As we can see, moving traffic from core1 to core2 does affect reachability: some traffic that was being delivered in the reference snapshot (before the change) is being null routed in the change snapshot (after the change). This means if we deploy the change now, there will be a loss of connectivity. Fortunately the differentialReachability question was able to identify that bug before we deployed the change.

The results include an example flow from each start location that has traffic affected by the change. Each flow comes with detailed traces of all the paths it can take through the network, which helps us diagnose the problem: core2 has a rogue static route for 2.180.0.0/24 that should have been removed. A similar problem could occur with rogue ACLs along the backup path (which Batfish will find as well)

Step 2 (again): Ensure that no traffic is routed through core1

We remove the bad static route and load the updated change snapshot into batfish. Then we perform the same validation steps again.

[7]:
CHANGE1_FIXED_NAME = "change-fixed"
CHANGE1_FIXED_PATH = "networks/forwarding-change-validation/change1-fixed"
bf_init_snapshot(CHANGE1_FIXED_PATH, name=CHANGE1_FIXED_NAME, overwrite=True)
[7]:
'change-fixed'
[8]:
# Requirement 1: No traffic is routed through core1.
answer = bfq.reachability(
    pathConstraints=PathConstraints(
        startLocation="@enter(/border/[GigabitEthernet0/0])",
        transitLocations="core1"),
    headers=HeaderConstraints(dstIps="/host/"),
    actions="SUCCESS,FAILURE"
).answer(snapshot=CHANGE1_FIXED_NAME)
show(answer.frame())

Flow Traces TraceCount

Again, we find no traffic being routed through core1, so it is still correctly costed-out.

Step 3 (again): Outside-to-host traffic is unaffected.

We now move on to check that after removing the bad null route, costing out core1 has no impact on the reachability matrix:

[9]:
# Requirement 2: Outside-to-host traffic is unaffected.
answer = bfq.differentialReachability(
    pathConstraints=PathConstraints(startLocation="@enter(/border/[GigabitEthernet0/0])"),
    headers=HeaderConstraints(dstIps="/host/")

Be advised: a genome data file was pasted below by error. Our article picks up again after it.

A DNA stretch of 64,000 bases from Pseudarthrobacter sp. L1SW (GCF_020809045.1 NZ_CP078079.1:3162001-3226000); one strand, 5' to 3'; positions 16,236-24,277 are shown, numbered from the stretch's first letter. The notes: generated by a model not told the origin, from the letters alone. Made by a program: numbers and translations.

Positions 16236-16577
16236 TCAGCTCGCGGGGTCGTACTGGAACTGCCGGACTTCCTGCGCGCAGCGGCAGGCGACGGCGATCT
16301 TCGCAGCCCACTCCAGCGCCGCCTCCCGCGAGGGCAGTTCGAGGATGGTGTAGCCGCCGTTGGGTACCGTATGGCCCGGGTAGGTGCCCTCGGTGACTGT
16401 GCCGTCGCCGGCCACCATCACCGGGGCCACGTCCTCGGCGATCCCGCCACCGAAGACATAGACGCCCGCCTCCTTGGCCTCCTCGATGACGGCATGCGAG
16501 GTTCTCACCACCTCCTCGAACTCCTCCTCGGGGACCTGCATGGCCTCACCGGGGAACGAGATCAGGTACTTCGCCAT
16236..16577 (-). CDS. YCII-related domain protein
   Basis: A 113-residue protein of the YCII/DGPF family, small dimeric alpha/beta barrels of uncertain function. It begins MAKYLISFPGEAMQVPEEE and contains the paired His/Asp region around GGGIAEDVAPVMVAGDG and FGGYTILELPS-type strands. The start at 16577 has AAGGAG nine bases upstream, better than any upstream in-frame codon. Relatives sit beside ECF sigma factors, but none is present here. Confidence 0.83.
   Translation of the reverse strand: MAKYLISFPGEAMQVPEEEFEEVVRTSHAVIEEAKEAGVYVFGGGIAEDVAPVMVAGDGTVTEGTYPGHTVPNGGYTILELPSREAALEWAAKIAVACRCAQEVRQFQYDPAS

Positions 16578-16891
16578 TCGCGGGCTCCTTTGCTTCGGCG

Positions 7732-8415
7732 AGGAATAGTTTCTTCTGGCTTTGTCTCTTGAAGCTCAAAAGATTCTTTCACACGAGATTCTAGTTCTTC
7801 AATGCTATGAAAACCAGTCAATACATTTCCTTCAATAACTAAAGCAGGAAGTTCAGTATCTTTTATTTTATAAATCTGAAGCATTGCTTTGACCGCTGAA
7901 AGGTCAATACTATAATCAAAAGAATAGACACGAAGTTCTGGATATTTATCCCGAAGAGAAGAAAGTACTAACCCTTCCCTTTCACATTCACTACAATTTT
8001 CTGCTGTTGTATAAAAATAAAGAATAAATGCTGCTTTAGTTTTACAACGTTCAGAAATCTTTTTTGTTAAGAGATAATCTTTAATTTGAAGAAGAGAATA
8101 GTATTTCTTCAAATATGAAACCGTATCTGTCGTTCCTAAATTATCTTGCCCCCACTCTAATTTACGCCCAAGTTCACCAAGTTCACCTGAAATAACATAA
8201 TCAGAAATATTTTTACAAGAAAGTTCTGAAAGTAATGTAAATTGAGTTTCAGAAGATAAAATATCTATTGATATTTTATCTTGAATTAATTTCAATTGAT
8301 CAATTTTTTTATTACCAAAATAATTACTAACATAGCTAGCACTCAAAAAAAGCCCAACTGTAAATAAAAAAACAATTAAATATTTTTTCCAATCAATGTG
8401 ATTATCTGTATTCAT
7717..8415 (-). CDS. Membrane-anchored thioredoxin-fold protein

).answer(
    snapshot=CHANGE1_FIXED_NAME,
    reference_snapshot=BASE_NAME)
show(answer.frame())
Flow Snapshot_Traces Snapshot_TraceCount Reference_Traces Reference_TraceCount

Success! We have now verified that our change will correctly cost-out core1 without affecting reachability. We are ready to deploy the change and do the maintenance work for core1 with complete confidence.

Summary

Let’s recap the steps we took to verify this change: 1. First, we verified that the primary intent of the change is achieved: traffic is moved from core1 to core2. We used the reachability query to search all outside-to-host flows in the network and verify that none will transit core1 after the change. 1. Second, we verified that moving the traffic did not affect reachability. For this, we used the differentialReachability query to compare the forwarding behavior of two snapshots. This verified that no flow is affected by the change.

Change Scenario 2: Validating the end-to-end impact of an ACL change

In this second part of this notebook, we’ll validate another change to the same network. Unlike the previous scenario, this time we do want to alter end-to-end reachability, and we will verify that our change has the intended effect. As before, we will also verify that it has no unintended effects.

In this scenario, we have developed and tested a new web service on host host-www, and are now ready to open it to HTTP traffic from the outside world. The service is running on the hosts behind leaf1, which has an ACL in place that filters traffic to each host. The change we’ll make and validate will open traffic to the host subnet in the border router ACLs that filter traffic entering the network.

Step 1: Test current behavior

We start by using the traceroute question to verify that host-www is not accessible via HTTP from outside the network. The parameter dstIps=ofLocation(host-www) tells traceroute to pick any IP belonging to host-www as the destination IP.